Mr. Judge Patrick Bromley hopes to make a little f***ing difference with this review.
Our reviews of Mr. Show: The Complete First and Second Seasons (published July 10th, 2002), Mr. Show: The Complete Third Season (published September 15th, 2003), and Mr. Show: The Complete Collection (published January 17th, 2006) are also available.
Hey, everybody—it's Bob and David!
Good comedy is serious business. No one knows that more than comedians Bob Odenkirk (Melvin Goes to Dinner) and David Cross (Scary Movie 2), the creative team behind HBO's giddily brilliant Mr. Show, whose fourth and final season now comes to DVD—a must-have for comedy aficionados everywhere.
Facts of the Case
Rather than going through and describing each episode—which would be rather difficult to do with a sketch show—here's a list of the episodes that appear in Mr. Show: The Complete Fourth Season. The names alone ought to make you laugh.
• "Life is Precious and God and the Bible"
It's no secret to anyone who reads my writings here at DVD Verdict with any kind of regularity: Mr. Show is my favorite sketch comedy show of all time. I find a way to make mention of it nearly any time I'm reviewing a comedy or television show—it's become the standard against which I judge all things funny. I'm not claiming it's the best sketch show of all time (as I'd hate to invoke the wrath of the legions of Monty Python or SCTV fans), just that it's my personal favorite—and criticism is nothing if not entirely subjective, right?
Some sketch comedy shows, though not very funny, are easily accessible—the current Saturday Night Live or latter seasons of Mad TV come to mind. Though the jokes aren't terribly sharp or the humor at all higher-level, there's nothing that might alienate audiences of those shows—even if it isn't funny, at least everyone can get it. Sketch comedy along the lines of Monty Python or The Kids in the Hall , on the other hand, demands more from the audience and carry the potential to be more divisive; either you're With It or you're Not. Mr. Show is sketch comedy in the latter tradition; it weeds out factions of its audience by appealing to more specific comedic sensibilities. The humor cannot easily be explained to an outsider; the same sketch that inspires fits of laughter in one viewer will inspire little more than slack-jawed boredom in another. This means that not everyone will find Mr. Show funny, but then this is not Easy Comedy—it requires level two (and occasionally even level three) thinking.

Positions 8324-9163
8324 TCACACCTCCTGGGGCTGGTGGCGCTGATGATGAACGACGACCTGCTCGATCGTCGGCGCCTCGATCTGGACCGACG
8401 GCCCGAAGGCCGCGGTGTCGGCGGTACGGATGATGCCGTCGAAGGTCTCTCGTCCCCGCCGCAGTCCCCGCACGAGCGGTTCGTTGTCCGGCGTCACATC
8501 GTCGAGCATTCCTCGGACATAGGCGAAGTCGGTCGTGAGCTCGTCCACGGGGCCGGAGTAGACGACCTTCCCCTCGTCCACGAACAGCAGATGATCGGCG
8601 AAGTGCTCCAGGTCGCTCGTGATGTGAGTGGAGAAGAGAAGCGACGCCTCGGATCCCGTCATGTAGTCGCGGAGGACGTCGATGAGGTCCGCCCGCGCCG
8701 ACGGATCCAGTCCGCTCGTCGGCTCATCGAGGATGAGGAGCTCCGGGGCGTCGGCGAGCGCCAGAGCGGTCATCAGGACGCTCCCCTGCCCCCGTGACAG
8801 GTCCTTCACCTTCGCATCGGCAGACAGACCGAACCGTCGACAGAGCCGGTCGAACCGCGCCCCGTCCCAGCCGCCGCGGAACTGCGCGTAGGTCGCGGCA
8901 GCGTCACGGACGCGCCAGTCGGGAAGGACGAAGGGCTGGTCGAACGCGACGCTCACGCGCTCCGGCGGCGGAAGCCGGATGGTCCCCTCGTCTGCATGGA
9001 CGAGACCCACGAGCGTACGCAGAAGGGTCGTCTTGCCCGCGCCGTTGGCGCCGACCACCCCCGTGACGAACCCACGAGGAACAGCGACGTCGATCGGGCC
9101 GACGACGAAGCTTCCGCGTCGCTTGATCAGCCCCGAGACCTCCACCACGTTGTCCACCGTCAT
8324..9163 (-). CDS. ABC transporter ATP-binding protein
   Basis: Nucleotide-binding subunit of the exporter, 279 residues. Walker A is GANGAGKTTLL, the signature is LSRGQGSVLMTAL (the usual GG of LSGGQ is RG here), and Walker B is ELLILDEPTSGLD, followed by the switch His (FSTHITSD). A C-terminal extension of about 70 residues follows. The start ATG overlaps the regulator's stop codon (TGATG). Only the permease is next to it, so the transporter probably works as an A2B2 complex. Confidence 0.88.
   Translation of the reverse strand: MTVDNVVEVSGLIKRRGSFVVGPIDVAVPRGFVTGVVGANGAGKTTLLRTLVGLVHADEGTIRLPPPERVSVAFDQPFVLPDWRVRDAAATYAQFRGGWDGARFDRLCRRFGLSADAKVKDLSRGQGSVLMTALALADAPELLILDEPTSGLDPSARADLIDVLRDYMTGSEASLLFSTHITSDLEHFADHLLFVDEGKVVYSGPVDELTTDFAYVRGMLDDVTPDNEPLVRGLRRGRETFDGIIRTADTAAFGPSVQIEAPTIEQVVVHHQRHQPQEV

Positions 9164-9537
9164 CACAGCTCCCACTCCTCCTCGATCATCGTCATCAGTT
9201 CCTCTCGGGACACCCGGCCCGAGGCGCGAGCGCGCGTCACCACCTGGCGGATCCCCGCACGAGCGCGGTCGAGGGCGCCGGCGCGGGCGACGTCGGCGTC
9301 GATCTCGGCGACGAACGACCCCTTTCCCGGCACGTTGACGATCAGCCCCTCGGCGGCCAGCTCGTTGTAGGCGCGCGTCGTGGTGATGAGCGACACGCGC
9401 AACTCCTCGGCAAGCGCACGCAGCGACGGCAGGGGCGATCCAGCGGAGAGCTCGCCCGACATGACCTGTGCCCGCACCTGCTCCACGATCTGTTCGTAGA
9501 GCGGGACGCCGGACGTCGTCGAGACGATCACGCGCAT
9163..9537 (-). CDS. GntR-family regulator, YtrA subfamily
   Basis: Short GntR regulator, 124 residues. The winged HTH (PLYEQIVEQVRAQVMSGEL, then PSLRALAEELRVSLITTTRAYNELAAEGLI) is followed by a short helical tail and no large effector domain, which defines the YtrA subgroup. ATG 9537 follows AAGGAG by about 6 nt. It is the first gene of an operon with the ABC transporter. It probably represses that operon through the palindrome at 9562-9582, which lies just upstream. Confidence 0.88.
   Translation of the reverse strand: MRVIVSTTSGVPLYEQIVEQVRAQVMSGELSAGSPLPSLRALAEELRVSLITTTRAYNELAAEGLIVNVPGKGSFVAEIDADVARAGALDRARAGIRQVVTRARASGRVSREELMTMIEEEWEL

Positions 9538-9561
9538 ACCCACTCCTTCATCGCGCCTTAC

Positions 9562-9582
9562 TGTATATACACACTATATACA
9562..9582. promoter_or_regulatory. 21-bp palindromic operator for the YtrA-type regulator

Like any comedic entity worth its weight in banana peels, Mr. Show employs every style of humor, but always for a higher purpose. The majority of the material is designed as satire, but not so as you would know it—it's cloaked in so much chaos that one can sometimes forget just how clever and intelligent it really is. Even when delving into crassness or vulgarity (and the show ran on Pay Cable, so it often does so to extremes), that particular brand of comedy is only being utilized to make a point. A sketch about a restaurant so uppity it doesn't even have a restroom (requiring guests to defecate into a hand-crafted mahogany and velvet-lined box right there at the table) manages to be absurdist, gross-out, and satirical of the acceptable norms of wealthy upper-class society all at the same time. This may seem too clinical an examination of a show that's supposed to make us laugh, but then discussing in-depth or analyzing exactly what makes something funny is the surest way to strip it of its humor. It goes back to something the late, great Gene Siskel used to proselytize—that the two things that you cannot convince another person of are what is Sexy and what is Funny. Either you're on board with what Mr. Show has to offer, or you're left cold by it; it's comedy with no middle ground.